Public Expenditure

Part of the debate – in the House of Commons at 12:00 am on 29th January 1974.

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Photo of Mr Dick Douglas Mr Dick Douglas , Clackmannan and East Stirlingshire 12:00 am, 29th January 1974

That is not in dispute. I am arguing that these transfer payments would be necessary anyway to ensure that people had an adequate standard of living.

Looked at from the point of view of national income accounting, the transfer payments go into consumer expenditure. It is important to make that distinction. I take it that the hon. Member for South Angus appreciates the distinction. On 17th December the Chancellor of the Exchequer argued that It would be quite wrong for the public sector to continue unabated its demands for goods and services and its consumption of energy, leaving the private sector to bear the whole of the brunt of the energy shortage."—[OFFICIAL REPORT, 17th December 1973; Vol. 866, c. 963.] That indicates what was in the right hon. Gentleman's mind. One might conversely argue that it would be wrong that the private sector, in times of national crisis, should be almost completely exempted from the consequences of direct fiscal cuts while the public sector bore the whole brunt of them. But the Chancellor is willing to accept that in real terms—because the cuts in taxation are at the margin—the public sector should bear the whole brunt in terms, not of the macroeconomics of demand management, but of the people in my constituency and other constituencies in Scotland.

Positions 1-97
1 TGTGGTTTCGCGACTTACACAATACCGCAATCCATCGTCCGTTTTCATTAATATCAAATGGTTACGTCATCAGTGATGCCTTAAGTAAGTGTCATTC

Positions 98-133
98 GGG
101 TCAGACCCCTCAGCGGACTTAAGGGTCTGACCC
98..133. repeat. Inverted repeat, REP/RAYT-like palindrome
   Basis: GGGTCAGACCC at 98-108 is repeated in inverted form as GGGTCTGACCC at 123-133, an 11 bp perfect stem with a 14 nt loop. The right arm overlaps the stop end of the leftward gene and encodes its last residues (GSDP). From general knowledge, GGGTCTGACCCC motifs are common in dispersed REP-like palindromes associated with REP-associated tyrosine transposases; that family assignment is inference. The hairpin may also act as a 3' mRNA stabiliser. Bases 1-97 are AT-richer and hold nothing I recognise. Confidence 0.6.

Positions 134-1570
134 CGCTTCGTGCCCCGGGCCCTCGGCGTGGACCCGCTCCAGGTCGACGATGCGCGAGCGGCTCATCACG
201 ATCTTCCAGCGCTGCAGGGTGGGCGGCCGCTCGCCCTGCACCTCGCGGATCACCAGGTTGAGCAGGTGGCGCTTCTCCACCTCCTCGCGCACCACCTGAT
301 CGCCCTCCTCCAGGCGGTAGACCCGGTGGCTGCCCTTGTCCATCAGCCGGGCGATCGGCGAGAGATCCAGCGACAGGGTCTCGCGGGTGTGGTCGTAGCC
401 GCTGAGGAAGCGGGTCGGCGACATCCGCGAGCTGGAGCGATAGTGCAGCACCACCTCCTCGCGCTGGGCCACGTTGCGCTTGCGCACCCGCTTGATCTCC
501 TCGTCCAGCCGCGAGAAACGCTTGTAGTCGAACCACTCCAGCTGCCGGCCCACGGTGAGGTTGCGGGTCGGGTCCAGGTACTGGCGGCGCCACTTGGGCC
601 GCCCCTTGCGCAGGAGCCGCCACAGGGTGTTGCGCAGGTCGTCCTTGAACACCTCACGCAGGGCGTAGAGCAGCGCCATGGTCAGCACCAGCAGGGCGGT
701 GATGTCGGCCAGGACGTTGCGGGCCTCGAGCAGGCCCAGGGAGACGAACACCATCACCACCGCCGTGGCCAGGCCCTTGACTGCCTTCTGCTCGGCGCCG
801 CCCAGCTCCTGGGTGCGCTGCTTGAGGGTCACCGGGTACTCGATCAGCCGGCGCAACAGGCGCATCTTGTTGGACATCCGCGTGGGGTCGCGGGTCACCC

My hon. Friend the Member for Ashton-under-Lyne (Mr. Sheldon)—I am sorry that he is not present to intervene if I misunderstood him—indicated that there was very little knowledge about what the cuts meant. There is a great deal of knowledge of what they meant to Scotland. We had the first salvo on 19th December 1973. I quote from the arrogant phraseology released on behalf of the Secretary of State for Scotland: With the fall in output resulting from the shortage of energy, it would be quite wrong for the public sector to continue, unabated, its demands for goods and services and its consumption of energy, leaving the private sector to bear the whole of the brunt of the energy shortage. That was what the Chancellor of the Exchequer had said. The document goes on to indicate what is expected from the cuts in the public sector in Scotland.

We had the second salvo on 21st December when cuts in the school building programme were announced. The primary schools which we need will not be built. Very few people will come to me saying, "We are very worried about increases in taxation and the possibility of other claims being made on us", but many people will argue for primary schools, because such schools are overcrowded, and they are not something which they can produce for themselves. This clearly indicates the difference between the parties.

The next salvo relates to housing. The Secretary of State for Scotland, in accordance with his housing finance policy, has decreed that local authority rents should rise. I shall not go into the merits or demerits of that matter——